A Pierce County plant fabricating a critical component for the new state Route 99 tunnel beneath downtown Seattle has resumed production after a 10-day work suspension.
The FPS-EnCon plant at Frederickson produces reinforced concrete liners for the new tunnel that will replace the Alaskan Way Viaduct. Those semi-circular liners will be installed by the world’s largest tunnel-boring machine as it cuts its way through the earth just east of the downtown Seattle waterfront.
Steve Harding, business development manager for Spanish tunnel-construction firm Dragados, said that the plant is now producing up to 60 liners per day. The liners are fit together to form a complete circle to support the roadways in the tunnel and to keep the tunnel from collapsing.
The tunnel boring machines places the pre-made liners in the tunnel and uses those liners as a base from which it advances.
Production was initially shut down at the liner-fabrication plant at Frederickson because of a disagreement between the tunnel liner construction partners. FPS is owned by Dragados. EnCon is a Denver-based company that had made prefabricated freeway walls at the Frederickson site.
When the two companies disagreed over financial issues and other matters, EnCon laid off some 85 workers who were employed at the plant making the liners.
The plant also was experiencing startup issues producing the liners with a collection of new equipment from suppliers around the world.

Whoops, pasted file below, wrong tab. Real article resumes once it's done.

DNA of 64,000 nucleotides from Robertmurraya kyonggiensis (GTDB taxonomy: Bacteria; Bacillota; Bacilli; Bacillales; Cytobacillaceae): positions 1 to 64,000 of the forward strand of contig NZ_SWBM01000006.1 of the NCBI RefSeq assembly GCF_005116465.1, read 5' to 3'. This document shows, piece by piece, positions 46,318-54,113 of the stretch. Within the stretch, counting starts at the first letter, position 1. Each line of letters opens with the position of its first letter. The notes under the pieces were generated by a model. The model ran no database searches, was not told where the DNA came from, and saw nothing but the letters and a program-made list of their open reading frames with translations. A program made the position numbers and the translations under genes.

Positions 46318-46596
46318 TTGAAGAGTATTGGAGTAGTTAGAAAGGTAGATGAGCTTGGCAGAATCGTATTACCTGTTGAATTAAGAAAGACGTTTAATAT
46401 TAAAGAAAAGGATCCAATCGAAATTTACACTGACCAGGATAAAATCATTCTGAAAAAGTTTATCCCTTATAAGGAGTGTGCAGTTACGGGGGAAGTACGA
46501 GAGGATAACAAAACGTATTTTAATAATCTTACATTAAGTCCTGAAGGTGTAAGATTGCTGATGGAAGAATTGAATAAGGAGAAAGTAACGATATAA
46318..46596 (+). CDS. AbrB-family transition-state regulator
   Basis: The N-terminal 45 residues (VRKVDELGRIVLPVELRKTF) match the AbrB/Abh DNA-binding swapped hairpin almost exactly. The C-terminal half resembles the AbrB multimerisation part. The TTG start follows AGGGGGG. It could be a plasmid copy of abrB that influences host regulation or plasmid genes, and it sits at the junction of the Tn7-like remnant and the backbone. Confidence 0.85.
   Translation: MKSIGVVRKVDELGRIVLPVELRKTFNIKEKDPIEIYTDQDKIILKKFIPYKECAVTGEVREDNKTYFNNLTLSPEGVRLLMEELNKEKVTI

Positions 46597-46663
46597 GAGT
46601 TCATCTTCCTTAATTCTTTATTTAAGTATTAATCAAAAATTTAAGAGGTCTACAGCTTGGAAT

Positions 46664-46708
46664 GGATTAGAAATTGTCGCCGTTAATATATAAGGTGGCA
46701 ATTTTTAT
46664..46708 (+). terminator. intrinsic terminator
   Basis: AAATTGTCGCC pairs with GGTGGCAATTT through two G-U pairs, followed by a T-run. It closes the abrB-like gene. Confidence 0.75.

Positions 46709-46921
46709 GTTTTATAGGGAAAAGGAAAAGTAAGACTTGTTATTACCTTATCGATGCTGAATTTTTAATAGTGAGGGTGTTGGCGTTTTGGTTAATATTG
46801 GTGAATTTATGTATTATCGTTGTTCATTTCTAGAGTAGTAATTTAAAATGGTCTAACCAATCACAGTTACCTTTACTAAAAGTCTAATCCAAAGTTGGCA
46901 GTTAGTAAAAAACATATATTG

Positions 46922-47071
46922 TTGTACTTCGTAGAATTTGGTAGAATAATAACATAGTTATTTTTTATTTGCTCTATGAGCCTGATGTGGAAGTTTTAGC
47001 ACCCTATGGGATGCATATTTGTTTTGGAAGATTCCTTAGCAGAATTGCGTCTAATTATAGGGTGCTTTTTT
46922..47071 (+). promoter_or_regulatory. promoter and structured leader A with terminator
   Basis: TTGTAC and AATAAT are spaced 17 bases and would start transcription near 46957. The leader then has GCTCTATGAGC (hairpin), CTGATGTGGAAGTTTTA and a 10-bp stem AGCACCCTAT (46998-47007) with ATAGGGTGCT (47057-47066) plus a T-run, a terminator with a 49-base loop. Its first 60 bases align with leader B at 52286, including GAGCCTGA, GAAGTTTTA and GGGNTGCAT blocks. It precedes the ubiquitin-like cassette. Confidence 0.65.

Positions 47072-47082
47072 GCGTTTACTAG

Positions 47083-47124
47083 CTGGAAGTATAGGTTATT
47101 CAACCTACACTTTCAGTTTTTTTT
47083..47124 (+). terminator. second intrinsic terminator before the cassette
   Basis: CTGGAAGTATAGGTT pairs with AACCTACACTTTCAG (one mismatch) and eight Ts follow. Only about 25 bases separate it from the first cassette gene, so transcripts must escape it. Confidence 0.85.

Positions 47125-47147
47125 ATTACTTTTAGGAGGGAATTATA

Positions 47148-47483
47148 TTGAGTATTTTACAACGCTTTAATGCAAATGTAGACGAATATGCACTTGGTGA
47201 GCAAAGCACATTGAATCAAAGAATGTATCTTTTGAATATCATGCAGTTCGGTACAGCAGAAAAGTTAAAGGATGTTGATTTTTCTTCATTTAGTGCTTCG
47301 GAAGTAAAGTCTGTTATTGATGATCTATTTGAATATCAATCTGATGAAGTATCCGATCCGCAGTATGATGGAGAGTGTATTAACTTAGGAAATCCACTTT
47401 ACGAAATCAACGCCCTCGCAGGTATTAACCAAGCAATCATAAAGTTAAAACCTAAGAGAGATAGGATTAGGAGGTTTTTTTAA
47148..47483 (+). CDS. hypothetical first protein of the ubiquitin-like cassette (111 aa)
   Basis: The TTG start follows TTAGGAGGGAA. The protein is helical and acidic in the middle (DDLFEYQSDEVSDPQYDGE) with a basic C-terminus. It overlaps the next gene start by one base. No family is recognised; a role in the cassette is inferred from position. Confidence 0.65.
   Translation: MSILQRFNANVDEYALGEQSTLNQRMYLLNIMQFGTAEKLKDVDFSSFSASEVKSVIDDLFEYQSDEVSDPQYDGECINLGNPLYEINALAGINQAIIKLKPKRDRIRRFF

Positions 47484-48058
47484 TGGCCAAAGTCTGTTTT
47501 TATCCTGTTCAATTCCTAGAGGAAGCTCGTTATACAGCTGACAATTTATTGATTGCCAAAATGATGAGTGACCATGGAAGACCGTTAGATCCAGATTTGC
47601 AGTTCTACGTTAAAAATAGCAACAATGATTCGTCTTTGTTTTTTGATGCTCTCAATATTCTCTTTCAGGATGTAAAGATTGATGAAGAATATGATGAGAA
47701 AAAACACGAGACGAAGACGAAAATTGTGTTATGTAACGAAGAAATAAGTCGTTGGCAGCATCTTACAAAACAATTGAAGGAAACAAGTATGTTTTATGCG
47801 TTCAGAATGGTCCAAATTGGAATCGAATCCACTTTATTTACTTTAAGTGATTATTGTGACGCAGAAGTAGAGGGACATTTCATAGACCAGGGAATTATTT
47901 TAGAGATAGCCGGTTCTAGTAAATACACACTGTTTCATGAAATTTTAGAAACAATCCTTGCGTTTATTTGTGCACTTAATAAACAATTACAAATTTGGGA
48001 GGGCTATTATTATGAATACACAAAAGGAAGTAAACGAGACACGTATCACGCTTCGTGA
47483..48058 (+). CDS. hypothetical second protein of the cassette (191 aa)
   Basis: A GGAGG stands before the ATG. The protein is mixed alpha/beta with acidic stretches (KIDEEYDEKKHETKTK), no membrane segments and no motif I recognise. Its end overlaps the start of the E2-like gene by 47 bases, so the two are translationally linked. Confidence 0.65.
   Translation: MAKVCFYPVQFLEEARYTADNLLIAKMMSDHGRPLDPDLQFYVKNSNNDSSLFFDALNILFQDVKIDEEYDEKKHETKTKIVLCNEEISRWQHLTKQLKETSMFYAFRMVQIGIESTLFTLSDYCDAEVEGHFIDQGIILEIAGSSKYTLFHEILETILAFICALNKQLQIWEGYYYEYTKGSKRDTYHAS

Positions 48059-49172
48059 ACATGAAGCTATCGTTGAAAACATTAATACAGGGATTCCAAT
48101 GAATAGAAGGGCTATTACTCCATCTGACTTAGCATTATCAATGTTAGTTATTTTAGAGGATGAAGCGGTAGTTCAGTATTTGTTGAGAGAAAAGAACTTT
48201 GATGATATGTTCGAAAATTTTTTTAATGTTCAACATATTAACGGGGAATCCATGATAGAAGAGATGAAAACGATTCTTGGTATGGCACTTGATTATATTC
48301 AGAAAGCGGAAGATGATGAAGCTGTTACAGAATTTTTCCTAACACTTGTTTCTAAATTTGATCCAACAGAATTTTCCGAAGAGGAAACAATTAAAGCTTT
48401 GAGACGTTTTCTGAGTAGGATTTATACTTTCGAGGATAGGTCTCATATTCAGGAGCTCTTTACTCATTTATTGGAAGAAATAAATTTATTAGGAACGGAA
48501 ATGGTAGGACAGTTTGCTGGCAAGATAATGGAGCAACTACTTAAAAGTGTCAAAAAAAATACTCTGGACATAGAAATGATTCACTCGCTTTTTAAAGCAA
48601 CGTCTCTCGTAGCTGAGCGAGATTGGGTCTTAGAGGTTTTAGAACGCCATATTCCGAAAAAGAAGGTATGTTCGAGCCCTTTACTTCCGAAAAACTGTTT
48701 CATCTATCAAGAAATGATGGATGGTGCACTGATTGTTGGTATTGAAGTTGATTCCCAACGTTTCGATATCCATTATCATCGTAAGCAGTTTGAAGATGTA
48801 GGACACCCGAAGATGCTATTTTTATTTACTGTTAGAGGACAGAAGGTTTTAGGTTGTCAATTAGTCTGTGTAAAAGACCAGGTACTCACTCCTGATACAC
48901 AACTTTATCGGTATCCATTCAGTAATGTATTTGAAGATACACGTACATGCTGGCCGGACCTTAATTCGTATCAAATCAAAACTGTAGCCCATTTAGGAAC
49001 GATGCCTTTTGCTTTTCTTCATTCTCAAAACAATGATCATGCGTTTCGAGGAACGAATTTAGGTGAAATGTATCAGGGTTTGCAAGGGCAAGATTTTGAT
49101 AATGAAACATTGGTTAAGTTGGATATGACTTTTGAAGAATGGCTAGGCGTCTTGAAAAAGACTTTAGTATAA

The companies used the fabrication shutdown period to repair minor flaws in some of the 1,000 or so liners it had already built so they could pass inspection for use in the tunnel. The liners are equipped with gaskets to form a watertight seal to keep groundwater from leaking into the tunnel.
Harding said EnCon is providing the site and hiring the workers while FPS is supervising the construction of the liners.
The plant has begun shipping liners to the site near Safeco Field in Seattle where the tunneling machine, built in Japan, soon will begin working.
Workers at the plant had voted to unionize shortly before they were laid off. Officials at EnCon said the union vote was not connected with the decision to lay off workers. The rehired workers’ next step is to negotiate a contract with the tunnel-liner manufacturer. For now, the workers are represented by the union, but they have no contract specifying wages and working conditions.
On average, the manual laborers at the factory are paid about $10.50 an hour. Welders who fabricate the reinforcing “cages” around which the concrete is poured make more.
Harding said the plant shutdown isn’t expected to cause a delay in the tunnel project.
“We’ve already got more than 1,000 liners that we’ve produced,” he said.
The liner plant has been singled out by county officials as an example of local efforts to bring new jobs to the community.John Gillie: 253-597-8663 firstname.lastname@example.org